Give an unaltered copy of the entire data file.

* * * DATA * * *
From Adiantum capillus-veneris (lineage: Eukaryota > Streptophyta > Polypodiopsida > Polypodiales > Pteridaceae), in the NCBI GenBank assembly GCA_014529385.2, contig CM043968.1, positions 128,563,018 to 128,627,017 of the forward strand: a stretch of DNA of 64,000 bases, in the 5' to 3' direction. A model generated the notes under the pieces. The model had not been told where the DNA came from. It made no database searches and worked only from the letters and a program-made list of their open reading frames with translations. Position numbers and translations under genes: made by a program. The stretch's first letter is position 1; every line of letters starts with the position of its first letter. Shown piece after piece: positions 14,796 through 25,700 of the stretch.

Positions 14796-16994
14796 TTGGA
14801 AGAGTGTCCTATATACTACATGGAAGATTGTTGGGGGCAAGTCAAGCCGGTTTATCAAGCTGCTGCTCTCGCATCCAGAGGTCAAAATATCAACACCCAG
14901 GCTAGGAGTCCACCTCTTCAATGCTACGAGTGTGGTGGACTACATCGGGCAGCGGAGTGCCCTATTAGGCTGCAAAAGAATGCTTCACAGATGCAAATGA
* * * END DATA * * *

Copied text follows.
From Adiantum capillus-veneris (lineage: Eukaryota > Streptophyta > Polypodiopsida > Polypodiales > Pteridaceae), in the NCBI GenBank assembly GCA_014529385.2, contig CM043968.1, positions 128,563,018 to 128,627,017 of the forward strand: a stretch of DNA of 64,000 bases, in the 5' to 3' direction. A model generated the notes under the pieces. The model had not been told where the DNA came from. It made no database searches and worked only from the letters and a program-made list of their open reading frames with translations. Position numbers and translations under genes: made by a program. The stretch's first letter is position 1; every line of letters starts with the position of its first letter. Shown piece after piece: positions 14,796 through 25,700 of the stretch.

Positions 14796-16994
14796 TTGGA
14801 AGAGTGTCCTATATACTACATGGAAGATTGTTGGGGGCAAGTCAAGCCGGTTTATCAAGCTGCTGCTCTCGCATCCAGAGGTCAAAATATCAACACCCAG
14901 GCTAGGAGTCCACCTCTTCAATGCTACGAGTGTGGTGGACTACATCGGGCAGCGGAGTGCCCTATTAGGCTGCAAAAGAATGCTTCACAGATGCAAATGA